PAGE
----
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- The Potiphar Papers - 3/24 -


written a book or two, and are a small species of lion to very young ladies. Some are of the _blasé_ kind; men who affect the extremest elegance, and are reputed "so aristocratic," and who care for nothing in particular, but wish they had not been born gentlemen, in which case they might have escaped ennui. These gentlemen stand with hat in hand, and coats and trowsers most unexceptionable. They are the "so gentlemanly" persons of whom one hears a great deal, but which seems to mean nothing but cleanliness. Vivian Grey and Pelham are the models of their ambition, and they succeed in being Pendennis. They enjoy the reputation of being "very clever," and "very talented fellows," "smart chaps," etc., but they refrain from proving what is so generously conceded. They are often men of a certain cultivation. They have travelled, many of them,--spending a year or two in Paris, and a month or two in the rest of Europe. Consequently they endure society at home, with a smile, and a shrug, and a graceful superciliousness, which is very engaging. They are perfectly at home, and they rather despise Young America, which, in the next room, is diligently earning its invitation. They prefer to hover about the ladies who did not come out this season, but are a little used to the world, with whom they are upon most friendly terms, and who criticise together very freely all the great events in the great world of fashion.

These elegant Pendennises we saw at Mrs. Potiphar's, but not without a sadness which can hardly be explained. They had been boys once, all of them, fresh and frank-hearted, and full of a noble ambition. They had read and pondered the histories of great men; how they resolved, and struggled, and achieved. In the pure portraiture of genius, they had loved and honored noble women, and each young heart was sworn to truth and the service of beauty. Those feelings were chivalric and fair. Those boyish instincts clung to whatever was lovely, and rejected the specious snare, however graceful and elegant. They sailed, new knights, upon that old and endless crusade against hypocrisy and the devil, and they were lost in the luxury of Corinth, nor longer seek the difficult shores beyond. A present smile was worth a future laurel. The ease of the moment was worth immortal tranquillity. They renounced the stern worship of the unknown God, and acknowledged the deities of Athens. But the seal of their shame is their own smile at their early dreams, and the high hopes of their boyhood, their sneering infidelity of simplicity, their skepticism of motives and of men. Youths, whose younger years were fervid with the resolution to strike and win, to deserve, at least, a gentle remembrance, if not a dazzling fame, are content to eat, and drink, and sleep well; to go to the opera and all the balls; to be known as "gentlemanly," and "aristocratic," and "dangerous," and "elegant;" to cherish a luxurious and enervating indolence, and to "succeed," upon the cheap reputation of having been "fast" in Paris. The end of such men is evident enough from the beginning. They are snuffed out by a "great match," and become an appendage to a rich woman; or they dwindle off into old roués, men of the world in sad earnest, and not with elegant affectation, _blasé_; and as they began Arthur Pendennises, so they end the Major. But, believe it, that old fossil heart is wrung sometimes by a mortal pang, as it remembers those squandered opportunities and that lost life.

From these groups we passed into the dancing-room. We have seen dancing in other countries, and dressing. We have certainly never seen gentlemen dance so easily, gracefully and well as the American. But the _style_ of dancing, in its whirl, its rush, its fury, is only equalled by that of the masked balls at the French Opera, and the balls at the _Salle Valentino_, the _Jardin Mabille_, the _Chateau Rouge_, and other favorite resorts of Parisian Grisettes and Lorettes. We saw a few young men looking upon the dance very soberly, and, upon inquiry, learned that they were engaged to certain ladies of the corps-de-ballet. Nor did we wonder that the spectacle of a young woman whirling in a _décolleté_ state, and in the embrace of a warm youth, around a heated room, induced a little sobriety upon her lover's face, if not a sadness in his heart. Amusement, recreation, enjoyment! There are no more beautiful things. But this proceeding falls under another head. We watch the various toilettes of these bounding belles. They were rich and tasteful. But a man at our elbow, of experience and shrewd observation, said, with a sneer, for which we called him to account, "I observe that American ladies are so rich in charms that they are not at all chary of them. It is certainly generous to us miserable blackcoats. But, do you know, it strikes me as a generosity of display that must necessarily leave the donor poorer in maidenly feeling." We thought ourselves cynical, but this was intolerable; and in a very crisp manner we demanded an apology.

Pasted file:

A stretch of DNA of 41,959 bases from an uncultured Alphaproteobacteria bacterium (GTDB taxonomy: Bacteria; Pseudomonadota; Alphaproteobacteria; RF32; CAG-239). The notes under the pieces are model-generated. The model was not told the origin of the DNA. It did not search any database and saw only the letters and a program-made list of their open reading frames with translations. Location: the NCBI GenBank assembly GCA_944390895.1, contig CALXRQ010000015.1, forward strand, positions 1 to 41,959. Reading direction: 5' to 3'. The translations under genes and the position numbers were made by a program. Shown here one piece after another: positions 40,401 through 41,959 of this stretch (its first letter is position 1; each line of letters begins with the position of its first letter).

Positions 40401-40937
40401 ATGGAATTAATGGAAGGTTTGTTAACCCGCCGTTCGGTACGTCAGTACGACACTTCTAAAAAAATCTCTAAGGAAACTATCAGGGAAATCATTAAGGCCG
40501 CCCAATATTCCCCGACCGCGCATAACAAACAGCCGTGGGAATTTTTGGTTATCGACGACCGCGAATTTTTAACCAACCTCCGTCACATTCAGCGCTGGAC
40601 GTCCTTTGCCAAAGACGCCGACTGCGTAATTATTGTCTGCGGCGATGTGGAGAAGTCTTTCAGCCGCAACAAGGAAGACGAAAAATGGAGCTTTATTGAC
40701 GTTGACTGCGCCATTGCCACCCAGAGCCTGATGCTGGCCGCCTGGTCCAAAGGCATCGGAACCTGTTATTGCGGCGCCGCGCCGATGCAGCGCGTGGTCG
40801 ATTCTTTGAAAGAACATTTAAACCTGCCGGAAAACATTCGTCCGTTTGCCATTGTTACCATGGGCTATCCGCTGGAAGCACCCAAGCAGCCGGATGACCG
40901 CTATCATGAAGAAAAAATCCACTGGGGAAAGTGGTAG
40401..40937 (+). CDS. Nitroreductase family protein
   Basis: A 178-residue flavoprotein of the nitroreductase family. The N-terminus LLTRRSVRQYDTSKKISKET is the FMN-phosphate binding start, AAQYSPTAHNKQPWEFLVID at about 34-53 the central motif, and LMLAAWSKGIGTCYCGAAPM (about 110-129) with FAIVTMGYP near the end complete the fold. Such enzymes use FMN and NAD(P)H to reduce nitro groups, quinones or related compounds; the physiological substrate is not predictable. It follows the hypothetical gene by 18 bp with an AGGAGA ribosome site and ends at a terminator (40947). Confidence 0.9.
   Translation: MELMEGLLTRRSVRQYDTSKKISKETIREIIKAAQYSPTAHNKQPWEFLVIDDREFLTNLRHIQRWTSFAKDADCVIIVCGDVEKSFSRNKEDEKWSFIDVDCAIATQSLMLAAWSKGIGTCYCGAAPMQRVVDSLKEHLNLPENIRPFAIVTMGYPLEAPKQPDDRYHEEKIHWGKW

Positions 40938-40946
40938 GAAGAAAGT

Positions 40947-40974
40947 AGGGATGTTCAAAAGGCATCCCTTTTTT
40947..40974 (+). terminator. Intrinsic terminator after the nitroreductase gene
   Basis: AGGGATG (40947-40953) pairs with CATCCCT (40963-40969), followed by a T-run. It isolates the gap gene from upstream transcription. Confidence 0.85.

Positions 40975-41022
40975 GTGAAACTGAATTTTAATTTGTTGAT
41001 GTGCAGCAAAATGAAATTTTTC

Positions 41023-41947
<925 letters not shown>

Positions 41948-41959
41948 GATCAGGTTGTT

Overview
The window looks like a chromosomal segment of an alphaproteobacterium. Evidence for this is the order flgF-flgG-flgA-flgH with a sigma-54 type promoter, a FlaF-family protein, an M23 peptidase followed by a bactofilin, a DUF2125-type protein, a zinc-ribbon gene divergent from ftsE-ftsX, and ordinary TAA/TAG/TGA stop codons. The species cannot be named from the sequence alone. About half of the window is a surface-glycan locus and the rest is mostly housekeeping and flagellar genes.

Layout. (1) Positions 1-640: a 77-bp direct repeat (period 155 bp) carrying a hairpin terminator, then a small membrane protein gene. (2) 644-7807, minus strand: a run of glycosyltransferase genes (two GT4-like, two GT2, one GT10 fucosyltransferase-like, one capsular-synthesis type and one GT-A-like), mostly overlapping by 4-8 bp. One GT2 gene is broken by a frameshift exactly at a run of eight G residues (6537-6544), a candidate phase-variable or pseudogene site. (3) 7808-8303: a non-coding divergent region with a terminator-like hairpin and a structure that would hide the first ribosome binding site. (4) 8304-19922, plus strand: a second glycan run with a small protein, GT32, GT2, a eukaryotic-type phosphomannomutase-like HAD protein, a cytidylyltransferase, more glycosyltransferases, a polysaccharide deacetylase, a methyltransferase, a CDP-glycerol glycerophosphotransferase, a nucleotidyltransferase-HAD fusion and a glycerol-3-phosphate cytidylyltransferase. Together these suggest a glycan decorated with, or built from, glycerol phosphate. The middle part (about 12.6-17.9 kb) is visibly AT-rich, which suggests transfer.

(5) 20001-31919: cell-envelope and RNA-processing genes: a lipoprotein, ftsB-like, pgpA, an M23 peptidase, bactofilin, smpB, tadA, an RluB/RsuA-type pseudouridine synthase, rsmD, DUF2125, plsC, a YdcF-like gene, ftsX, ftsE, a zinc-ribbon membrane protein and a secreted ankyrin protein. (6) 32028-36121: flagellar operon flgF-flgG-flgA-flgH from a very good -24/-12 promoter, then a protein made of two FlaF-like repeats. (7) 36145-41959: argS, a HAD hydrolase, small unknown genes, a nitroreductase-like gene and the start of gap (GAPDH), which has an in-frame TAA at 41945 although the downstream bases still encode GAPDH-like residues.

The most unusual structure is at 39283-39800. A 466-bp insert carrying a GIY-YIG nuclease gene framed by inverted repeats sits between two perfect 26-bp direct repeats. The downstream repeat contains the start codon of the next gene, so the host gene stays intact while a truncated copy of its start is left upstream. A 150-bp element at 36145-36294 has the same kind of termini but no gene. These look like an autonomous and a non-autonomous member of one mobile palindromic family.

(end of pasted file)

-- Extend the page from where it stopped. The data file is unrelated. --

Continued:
"Why," responded our friend with more of sadness than of satire in his tone, "why are you so exasperated? Look at this scene! Consider that this is, really, the life of these girls. This is what they 'come out' for. This is the end of their ambition. They think of it, dream of it, long for it. Is it amusement? Yes, to a few, possibly. But listen, and gather, if you can, from their remarks (when they make any) that they have any thought beyond this, and going to church very rigidly on Sunday. The vigor of polking and church-going are proportioned; as is the one so is the other. My young friend, I am no ascetic, and do not suppose a man is damned because he dances. But Life is not a ball (more's the pity, truly, for these butterflies), nor is its sole duty and delight, dancing. When I consider this spectacle,--when I remember what a noble and beautiful woman is, what a manly man,--when I reel, dazzled by this glare, drunken with these perfumes, confused by this alluring music, and reflect upon the enormous sums wasted in a pompous profusion that delights no one,--when I look around upon all this rampant vulgarity in tinsel and Brussels lace, and think how fortunes go, how men struggle and lose the bloom of their honesty, how women hide in a smiling pretence, and eye with caustic glances their neighbor's newer house, diamonds, or porcelain, and observe their daughters, such as these,--why, I tremble and tremble, and this scene to-night, every 'crack' ball this winter will be, not the pleasant society of men and women, but--even in this young country--an orgie such as rotting Corinth saw, a frenzied festival of Rome in its decadence."